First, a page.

In the UK, General Public had a minor hit with the eponymous track 'General Public', which reached # 60 in the UK Singles Chart in 1984. The B-side "Dishwasher" became a surprise top 40 hit in the Netherlands, after its use as a theme tune to a popular pop radio show. Later in the year, the band fared even better in North America, where their second single 'Tenderness' was a Top 40 hit in Canada (#11), and the U.S. (#27). They capped off a busy year by appearing on the MTV 'Rockin Eve' on December 31, 1984 (see video below).
By mid-1985, General Public had reached a crossroads after the unexpected success of 'All The Rage' and IRS Records had big expectations for the follow-up. After spending a lot of time and money recording the follow-up 'Hand To Mouth' the band was beset with some delays and bad luck. First the band discovered that all the rhythm tracks for the album were off, meaning it would need to be completely re-recorded. This led to the dismissal of White and Stoker. Enter the Minardi's. After endearing themselves to Wakeling, who was preparing to record and produce The Basics first album in the UK, they suddenly found themselves as the new drummer and guitarist for General Public.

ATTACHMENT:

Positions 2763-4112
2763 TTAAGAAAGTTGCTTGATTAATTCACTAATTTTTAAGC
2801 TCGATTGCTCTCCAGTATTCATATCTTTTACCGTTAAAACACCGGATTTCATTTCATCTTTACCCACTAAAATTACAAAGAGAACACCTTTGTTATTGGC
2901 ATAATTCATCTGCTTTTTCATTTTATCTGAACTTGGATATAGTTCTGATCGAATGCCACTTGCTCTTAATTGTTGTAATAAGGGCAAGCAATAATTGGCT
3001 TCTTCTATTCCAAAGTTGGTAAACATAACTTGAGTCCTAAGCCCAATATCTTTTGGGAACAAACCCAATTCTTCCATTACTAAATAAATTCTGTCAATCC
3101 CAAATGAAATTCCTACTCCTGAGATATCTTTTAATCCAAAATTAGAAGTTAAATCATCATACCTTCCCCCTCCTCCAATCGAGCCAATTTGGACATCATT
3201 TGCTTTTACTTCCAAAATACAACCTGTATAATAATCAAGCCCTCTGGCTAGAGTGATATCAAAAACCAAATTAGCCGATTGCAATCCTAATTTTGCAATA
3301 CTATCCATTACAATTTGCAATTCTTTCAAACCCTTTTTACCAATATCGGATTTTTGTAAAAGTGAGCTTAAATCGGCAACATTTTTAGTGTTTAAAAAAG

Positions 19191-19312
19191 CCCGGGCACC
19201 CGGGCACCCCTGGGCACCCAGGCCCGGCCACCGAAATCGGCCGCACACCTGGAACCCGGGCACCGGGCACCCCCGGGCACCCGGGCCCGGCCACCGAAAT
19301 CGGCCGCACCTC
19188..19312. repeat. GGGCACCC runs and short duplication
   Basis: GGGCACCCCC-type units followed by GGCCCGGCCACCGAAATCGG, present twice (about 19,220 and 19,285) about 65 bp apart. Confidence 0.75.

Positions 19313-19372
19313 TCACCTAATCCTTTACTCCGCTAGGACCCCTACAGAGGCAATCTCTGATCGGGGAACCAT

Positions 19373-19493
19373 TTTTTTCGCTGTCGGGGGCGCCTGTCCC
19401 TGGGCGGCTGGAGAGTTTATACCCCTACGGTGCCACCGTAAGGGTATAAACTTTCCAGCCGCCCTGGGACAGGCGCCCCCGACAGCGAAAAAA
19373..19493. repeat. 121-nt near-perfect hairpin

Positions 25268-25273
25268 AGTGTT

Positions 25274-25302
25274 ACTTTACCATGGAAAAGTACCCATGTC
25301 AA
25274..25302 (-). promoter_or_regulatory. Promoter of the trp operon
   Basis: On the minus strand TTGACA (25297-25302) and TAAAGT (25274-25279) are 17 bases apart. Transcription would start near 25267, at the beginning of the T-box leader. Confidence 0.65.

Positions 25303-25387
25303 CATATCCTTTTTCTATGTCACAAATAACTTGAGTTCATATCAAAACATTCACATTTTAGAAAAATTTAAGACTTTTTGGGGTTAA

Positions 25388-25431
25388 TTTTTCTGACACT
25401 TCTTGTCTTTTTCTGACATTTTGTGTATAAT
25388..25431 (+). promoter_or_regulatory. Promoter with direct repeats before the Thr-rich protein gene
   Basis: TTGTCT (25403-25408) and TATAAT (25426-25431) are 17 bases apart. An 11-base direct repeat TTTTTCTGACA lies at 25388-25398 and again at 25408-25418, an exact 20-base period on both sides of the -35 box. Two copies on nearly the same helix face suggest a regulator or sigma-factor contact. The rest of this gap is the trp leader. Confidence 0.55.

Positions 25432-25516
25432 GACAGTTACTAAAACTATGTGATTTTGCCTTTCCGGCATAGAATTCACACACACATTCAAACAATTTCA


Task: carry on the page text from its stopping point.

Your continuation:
Wakeling was quoted in a Billboard Magzine article from November 1986 describing the appeal of the Minardi's skills as a musicians saying "We wanted a new drummer who was as comfortable playing reggae as rock. We write in a lot of different musical styles and meters, mixing up reggae with rockabilly, and pop with soul. We wanted to be able to mix of rhythms at the drop of a hat and Mario was very good for that. Gianni is just a great guitarist." As it turns out, I had an unexpected brush with the Minardi's while waiting in line to see General Public perform at the Felt Forum at Madison Square Garden in New York City in 1986. There was a large group behind me who were excitedly talking about Mario and Gian who suddenly appeared out of nowhere to quickly greet their family members before returning back inside the theatre to prepare for the show.